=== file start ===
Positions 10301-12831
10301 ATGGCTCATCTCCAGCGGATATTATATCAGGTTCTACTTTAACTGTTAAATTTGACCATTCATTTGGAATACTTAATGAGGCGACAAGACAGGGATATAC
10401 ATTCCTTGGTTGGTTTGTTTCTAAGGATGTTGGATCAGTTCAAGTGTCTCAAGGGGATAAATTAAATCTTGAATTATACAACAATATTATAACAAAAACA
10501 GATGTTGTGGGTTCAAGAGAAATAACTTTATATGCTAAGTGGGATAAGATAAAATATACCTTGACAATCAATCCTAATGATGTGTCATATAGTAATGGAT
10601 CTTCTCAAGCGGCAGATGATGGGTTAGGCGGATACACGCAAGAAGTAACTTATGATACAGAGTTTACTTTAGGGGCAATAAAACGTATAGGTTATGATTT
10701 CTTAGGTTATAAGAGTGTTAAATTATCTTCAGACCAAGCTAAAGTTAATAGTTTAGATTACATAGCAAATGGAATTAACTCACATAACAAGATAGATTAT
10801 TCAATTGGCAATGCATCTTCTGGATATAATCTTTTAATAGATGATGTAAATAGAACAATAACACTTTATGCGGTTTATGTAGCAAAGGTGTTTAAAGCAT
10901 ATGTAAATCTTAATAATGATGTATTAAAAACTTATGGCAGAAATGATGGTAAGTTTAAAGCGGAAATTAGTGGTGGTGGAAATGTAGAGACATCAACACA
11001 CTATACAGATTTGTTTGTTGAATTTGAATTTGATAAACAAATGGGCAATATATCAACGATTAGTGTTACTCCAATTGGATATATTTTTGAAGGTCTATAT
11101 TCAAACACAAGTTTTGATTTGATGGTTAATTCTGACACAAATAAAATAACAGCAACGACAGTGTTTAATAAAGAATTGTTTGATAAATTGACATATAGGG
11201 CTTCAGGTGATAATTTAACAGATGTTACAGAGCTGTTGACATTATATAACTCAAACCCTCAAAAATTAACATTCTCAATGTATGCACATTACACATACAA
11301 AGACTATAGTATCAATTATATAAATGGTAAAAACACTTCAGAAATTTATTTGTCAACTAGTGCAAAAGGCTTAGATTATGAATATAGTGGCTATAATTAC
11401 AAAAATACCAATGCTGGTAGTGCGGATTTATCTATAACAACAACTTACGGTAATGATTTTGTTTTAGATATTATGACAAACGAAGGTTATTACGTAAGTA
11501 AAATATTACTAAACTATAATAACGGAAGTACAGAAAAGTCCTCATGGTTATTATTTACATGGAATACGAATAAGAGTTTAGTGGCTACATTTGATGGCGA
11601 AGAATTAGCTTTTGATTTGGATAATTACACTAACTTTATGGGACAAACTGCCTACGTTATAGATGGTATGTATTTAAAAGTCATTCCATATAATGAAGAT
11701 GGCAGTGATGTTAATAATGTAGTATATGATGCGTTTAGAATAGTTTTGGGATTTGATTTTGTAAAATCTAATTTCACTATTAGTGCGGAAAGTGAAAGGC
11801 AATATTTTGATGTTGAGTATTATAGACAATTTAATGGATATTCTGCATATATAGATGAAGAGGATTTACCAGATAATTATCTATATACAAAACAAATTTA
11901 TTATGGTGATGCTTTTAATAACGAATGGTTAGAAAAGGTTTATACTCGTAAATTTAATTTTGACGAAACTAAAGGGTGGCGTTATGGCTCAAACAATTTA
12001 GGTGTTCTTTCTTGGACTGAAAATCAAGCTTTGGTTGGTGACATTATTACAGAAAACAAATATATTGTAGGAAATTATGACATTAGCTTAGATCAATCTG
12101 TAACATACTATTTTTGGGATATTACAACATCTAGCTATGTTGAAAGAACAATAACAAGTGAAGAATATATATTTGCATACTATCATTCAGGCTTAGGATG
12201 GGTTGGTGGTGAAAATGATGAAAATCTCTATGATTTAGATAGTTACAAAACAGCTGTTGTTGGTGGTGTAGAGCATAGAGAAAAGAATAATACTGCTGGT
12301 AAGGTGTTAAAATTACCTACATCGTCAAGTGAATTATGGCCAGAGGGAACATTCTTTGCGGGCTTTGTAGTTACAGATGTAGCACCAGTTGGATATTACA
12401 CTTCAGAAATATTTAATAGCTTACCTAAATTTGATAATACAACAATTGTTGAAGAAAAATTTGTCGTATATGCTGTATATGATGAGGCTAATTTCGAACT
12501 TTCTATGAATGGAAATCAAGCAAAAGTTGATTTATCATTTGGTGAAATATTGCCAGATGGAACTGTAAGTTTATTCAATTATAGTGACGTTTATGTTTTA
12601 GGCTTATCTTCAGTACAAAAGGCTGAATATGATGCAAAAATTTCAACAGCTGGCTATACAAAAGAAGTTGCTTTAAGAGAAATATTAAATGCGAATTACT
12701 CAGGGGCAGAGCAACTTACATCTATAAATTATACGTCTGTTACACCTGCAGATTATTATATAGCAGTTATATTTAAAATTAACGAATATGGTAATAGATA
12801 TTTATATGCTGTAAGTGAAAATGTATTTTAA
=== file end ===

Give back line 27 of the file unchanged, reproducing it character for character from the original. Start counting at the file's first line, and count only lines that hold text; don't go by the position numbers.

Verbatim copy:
12801 TTTATATGCTGTAAGTGAAAATGTATTTTAA